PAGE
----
Unlike the German Atlantic Wall bunkers built by the Todt Organisation as a defence against the Allied invasion of mainland Europe, the Dutch fortifications seem, if not innocent, unthreatening. One bunker − Fort Hoofddijk − is now a part of the botanical garden at the University of Utrecht, while others serve as cafés and bed-and-breakfast hostels.

Their picturesque quality, and, of course, their historical importance, was fully recognised in 1999 when a central, regional and local government masterplan was drawn up to re-imagine the Dutch Waterline, old and new, as a kind of national park, or trail. The Hungarian-born, New York artist, Agnes Denes, was charged with overall artistic control, and now the plan is unfolding, over a 20-year period from 2000, the length of this haunting, and, for many visitors to Holland, still unexpected military landscape.

Bunker 599 is just one of the ‘strategic interventions’ Rietveld Landscape have made across Holland. The practice, which was founded by Ronald and Erik Rietveld in 2006 and has recently been renamed RAAAF (Rietveld Architecture-Art-Affordances), came to international attention at the 2010 Venice Biennale. Its project there, Vacant NL, was a strangely compelling study of 10,000 empty government buildings − an enormous number in a small country − with imaginative ideas of what could be done with them: the Dutch government has been listening.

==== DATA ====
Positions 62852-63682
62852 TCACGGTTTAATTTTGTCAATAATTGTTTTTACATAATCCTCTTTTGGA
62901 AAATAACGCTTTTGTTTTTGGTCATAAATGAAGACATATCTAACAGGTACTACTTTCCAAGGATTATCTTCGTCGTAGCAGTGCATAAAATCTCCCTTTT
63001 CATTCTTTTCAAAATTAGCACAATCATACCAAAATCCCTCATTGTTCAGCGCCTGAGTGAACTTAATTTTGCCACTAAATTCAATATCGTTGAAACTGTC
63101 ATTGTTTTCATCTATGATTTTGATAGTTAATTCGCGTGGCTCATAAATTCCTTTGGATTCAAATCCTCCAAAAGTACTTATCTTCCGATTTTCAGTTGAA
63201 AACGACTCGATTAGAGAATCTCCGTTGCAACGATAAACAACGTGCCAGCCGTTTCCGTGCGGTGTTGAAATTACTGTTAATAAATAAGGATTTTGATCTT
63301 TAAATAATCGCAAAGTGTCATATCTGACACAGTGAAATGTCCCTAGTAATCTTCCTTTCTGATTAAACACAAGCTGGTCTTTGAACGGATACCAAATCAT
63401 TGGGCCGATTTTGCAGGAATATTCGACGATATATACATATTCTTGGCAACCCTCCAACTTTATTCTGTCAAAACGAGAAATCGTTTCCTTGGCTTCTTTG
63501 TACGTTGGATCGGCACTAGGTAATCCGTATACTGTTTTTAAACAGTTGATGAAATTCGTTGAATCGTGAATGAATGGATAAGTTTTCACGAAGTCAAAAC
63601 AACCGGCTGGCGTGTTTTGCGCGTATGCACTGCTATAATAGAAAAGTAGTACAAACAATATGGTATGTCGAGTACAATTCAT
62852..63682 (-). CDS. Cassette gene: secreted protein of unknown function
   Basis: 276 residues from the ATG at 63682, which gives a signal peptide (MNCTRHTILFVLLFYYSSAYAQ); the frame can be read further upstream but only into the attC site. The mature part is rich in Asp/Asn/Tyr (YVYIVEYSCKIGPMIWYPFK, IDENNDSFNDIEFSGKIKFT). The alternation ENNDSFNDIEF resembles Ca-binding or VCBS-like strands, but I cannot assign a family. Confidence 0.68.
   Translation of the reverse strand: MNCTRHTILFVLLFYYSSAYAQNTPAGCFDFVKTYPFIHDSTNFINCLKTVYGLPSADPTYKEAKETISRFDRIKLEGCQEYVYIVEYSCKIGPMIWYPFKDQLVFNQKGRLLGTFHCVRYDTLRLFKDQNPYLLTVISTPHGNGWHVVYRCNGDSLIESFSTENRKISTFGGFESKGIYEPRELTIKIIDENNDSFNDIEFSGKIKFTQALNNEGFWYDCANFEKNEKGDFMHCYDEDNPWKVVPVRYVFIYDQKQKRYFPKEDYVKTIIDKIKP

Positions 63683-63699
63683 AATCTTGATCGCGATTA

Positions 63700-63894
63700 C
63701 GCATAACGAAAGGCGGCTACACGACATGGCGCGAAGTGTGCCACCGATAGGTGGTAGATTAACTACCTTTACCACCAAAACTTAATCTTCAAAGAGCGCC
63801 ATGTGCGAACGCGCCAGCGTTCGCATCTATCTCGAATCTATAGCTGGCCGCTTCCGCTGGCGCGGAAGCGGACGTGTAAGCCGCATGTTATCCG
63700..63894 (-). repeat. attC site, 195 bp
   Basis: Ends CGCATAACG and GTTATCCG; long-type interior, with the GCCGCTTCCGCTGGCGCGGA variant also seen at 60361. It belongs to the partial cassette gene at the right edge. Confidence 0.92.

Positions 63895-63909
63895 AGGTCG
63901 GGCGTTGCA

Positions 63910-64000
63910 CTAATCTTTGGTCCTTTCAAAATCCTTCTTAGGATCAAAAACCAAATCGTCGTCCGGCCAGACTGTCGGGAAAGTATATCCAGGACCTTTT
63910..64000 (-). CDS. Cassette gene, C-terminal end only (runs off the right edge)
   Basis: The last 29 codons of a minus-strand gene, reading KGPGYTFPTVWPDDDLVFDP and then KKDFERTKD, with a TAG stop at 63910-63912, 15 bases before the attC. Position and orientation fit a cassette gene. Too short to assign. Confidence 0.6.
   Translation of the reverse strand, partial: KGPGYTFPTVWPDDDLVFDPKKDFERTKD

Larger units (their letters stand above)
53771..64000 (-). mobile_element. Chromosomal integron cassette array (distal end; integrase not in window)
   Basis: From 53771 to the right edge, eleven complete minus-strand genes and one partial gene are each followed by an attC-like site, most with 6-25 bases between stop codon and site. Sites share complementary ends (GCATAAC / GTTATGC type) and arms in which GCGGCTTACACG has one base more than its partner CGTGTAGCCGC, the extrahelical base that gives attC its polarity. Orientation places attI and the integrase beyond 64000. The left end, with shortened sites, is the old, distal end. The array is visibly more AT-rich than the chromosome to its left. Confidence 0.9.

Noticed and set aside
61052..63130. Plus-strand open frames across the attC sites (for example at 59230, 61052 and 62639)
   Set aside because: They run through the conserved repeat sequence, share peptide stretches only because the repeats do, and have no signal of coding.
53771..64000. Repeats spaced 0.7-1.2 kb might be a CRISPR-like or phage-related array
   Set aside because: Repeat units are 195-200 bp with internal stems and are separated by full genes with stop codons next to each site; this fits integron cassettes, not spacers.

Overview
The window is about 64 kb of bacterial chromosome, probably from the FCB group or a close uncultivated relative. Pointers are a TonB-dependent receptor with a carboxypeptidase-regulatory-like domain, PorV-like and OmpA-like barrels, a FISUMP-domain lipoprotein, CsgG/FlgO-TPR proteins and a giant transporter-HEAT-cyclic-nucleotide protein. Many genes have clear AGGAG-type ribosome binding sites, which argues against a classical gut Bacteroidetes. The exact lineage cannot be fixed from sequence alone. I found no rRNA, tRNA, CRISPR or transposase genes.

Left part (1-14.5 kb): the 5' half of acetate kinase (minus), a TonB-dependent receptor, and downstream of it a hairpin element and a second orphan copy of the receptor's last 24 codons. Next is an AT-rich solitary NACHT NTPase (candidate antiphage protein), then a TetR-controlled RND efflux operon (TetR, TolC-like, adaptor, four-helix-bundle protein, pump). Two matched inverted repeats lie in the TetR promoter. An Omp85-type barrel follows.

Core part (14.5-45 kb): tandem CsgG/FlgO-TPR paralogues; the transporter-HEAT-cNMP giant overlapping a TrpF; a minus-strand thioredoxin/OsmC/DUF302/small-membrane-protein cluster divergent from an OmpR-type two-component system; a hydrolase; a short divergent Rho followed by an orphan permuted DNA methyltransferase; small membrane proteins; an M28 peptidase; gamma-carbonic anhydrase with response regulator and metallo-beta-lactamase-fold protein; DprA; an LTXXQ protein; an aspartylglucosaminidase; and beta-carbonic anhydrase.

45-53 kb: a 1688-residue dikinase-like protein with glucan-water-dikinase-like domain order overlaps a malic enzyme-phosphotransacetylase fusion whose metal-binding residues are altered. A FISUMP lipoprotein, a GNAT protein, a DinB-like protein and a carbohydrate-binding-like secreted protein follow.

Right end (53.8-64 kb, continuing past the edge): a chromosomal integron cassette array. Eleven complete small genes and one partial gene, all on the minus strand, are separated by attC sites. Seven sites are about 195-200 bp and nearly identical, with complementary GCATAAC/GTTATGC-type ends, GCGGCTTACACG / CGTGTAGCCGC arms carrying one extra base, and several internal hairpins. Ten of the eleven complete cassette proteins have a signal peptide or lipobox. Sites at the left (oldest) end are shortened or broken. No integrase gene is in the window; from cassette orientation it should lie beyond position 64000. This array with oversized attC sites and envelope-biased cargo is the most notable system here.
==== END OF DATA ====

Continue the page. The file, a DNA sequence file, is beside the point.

For this year’s Peace of Utrecht Festival, RAAAF unveiled its Secret Operation 610. This proved to be another meditation on defence, its impact on the landscape and its possible futility against overwhelming odds. Again, it is hard to know quite what to make of this RAAAF project, and yet there is something strangely thrilling in the sight of the most unexpected think-tank studio you will ever have encountered emerging on caterpillar tracks − in the guise of some monstrous Cold War warrior, Captain Condor space vehicle, or giant mechanical crow − from an abandoned F-15 military jet interceptor hangar at Soesterberg airbase. The jet black machine trundles in sinister fashion along a concrete runway that never saw Cold War aircraft taking off in anger with a circle of Delft university engineers inside its belly working on their ‘CleanEra’ project, a quest for ‘no noise, no carbon, just fly’ aircraft of the future.

Architect: RAAAF and Atelier De Lyon
Photography: Courtesy of the architect